attract the attention of Gus Van Sant and Robin Williams. I wanted to be the
subject of countless Web sites put up by adoring young girls who mastered HTML
just for me. I wanted to make the overnight jump from indie sensation to
Hollywood golden boy to mainstream hack. That's right, dammit, the starring
role in Phantoms should have been mine! But I can forget it now.
And so can the rest of you out there in Somerville or Brighton, slaving away
on that million-dollar screenplay. Throw it out, for God's sake. I've already
tossed mine. All three pages of it. It would have been huge -- millions of
Americans would have flooded the theaters to see my heartwarming tale of a
working-class fella from Southie who just happened to be a genius when it came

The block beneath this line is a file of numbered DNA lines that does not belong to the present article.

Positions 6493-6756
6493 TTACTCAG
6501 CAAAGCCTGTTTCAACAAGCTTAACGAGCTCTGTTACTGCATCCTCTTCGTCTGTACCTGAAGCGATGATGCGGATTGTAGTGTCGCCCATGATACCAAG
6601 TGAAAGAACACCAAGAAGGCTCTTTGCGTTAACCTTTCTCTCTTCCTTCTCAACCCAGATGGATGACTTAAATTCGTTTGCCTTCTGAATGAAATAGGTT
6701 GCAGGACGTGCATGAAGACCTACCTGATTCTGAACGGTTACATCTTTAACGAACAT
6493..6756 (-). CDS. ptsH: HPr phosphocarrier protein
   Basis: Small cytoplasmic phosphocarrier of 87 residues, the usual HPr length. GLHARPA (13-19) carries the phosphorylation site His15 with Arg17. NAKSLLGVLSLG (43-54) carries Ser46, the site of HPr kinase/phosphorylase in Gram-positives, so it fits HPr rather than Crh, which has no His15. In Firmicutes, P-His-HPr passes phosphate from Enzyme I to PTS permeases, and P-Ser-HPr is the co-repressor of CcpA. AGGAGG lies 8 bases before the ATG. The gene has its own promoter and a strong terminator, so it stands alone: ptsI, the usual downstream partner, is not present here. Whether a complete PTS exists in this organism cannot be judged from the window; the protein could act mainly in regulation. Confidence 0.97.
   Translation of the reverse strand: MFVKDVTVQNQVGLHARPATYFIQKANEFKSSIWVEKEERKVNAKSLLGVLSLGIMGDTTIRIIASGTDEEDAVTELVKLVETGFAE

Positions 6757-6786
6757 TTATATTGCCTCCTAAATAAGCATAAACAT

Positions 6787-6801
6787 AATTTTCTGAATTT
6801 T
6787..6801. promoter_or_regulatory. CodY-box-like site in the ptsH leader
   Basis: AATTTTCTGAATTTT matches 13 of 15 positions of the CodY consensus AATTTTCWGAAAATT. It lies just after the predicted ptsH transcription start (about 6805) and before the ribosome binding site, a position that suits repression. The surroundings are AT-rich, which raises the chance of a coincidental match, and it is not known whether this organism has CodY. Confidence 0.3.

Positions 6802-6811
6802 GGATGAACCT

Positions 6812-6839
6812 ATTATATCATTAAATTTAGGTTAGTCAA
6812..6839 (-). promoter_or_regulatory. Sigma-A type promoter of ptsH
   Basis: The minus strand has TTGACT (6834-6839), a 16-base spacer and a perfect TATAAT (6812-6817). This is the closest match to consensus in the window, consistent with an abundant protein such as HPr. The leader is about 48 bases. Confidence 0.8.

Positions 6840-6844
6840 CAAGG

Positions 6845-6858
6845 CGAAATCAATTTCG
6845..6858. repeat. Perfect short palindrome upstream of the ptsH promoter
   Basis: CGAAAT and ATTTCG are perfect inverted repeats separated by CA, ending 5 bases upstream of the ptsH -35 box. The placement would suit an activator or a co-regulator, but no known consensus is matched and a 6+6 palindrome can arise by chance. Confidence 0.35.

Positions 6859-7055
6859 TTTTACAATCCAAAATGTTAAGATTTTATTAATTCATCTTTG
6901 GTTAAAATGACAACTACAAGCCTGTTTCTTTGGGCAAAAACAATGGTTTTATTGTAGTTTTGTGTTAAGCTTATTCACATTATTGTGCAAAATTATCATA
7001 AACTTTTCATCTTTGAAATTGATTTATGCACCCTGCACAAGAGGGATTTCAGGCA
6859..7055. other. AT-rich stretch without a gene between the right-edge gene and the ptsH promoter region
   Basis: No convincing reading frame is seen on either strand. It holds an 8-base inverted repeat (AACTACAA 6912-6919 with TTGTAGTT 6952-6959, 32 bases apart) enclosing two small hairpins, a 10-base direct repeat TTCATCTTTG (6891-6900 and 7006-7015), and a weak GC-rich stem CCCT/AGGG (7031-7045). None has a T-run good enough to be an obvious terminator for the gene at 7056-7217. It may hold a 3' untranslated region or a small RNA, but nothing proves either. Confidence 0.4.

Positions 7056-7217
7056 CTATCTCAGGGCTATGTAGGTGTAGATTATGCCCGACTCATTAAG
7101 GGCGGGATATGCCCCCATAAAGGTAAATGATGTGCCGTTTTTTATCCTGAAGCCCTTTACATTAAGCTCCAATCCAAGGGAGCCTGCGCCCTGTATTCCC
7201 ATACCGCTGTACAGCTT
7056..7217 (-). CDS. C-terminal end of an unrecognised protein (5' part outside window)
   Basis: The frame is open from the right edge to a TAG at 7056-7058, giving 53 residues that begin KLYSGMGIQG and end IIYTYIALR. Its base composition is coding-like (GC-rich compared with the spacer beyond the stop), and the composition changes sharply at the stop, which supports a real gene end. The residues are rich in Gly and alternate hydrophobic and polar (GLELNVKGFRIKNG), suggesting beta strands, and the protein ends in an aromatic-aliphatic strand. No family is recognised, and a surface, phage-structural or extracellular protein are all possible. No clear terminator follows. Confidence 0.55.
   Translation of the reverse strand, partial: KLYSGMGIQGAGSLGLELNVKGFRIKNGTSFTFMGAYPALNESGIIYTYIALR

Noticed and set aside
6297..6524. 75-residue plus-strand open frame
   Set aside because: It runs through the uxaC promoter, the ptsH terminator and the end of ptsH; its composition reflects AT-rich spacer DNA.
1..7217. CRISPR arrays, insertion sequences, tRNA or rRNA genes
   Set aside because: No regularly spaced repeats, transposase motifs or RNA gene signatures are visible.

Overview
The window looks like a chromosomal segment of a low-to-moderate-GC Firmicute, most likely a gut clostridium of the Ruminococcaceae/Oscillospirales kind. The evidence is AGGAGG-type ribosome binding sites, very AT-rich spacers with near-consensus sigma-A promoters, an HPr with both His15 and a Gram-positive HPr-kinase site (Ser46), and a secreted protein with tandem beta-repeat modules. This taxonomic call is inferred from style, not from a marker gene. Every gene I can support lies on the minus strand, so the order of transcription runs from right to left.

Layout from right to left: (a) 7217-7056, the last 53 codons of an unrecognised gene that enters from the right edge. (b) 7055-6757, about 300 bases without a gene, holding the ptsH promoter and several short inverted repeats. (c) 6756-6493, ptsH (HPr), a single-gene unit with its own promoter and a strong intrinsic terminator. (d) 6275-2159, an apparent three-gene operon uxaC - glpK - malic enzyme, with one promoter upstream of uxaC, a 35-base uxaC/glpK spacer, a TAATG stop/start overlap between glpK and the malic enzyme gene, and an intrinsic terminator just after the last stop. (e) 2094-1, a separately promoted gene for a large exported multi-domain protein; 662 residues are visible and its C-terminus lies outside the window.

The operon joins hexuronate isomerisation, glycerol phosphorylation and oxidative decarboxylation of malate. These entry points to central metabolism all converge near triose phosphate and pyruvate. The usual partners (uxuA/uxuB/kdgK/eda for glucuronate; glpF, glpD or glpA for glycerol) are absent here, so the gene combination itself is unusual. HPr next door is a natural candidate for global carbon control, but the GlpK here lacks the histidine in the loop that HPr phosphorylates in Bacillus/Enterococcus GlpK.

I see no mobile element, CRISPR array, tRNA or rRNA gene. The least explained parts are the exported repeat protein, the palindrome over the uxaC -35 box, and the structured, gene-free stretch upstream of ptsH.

to recess. But Damon and Affleck have already used up this city's ticket to
Hollywood, and it's time for all the rest of us to find another career. (And
yes, that means you, Mr. Man in the Model Café the other night who was
going on and on about your screenplay-in-progress. I don't care if it's
Citizen Kane -- you missed your chance, and it's a good thing, too,
because you'd probably be sued for plagiarism.)
The worst part of the whole Damon/Affleck thing is that they're more talented
than I am, and that Good Will Hunting is a good movie. Yes, I could
argue that when you get right down to it, the film's pure formula. That it's as
risky and innovative as any film playing at Fresh Pond. Or that the name "Will
Hunting" is beyond stupid. But none of that can take away the tears I shed at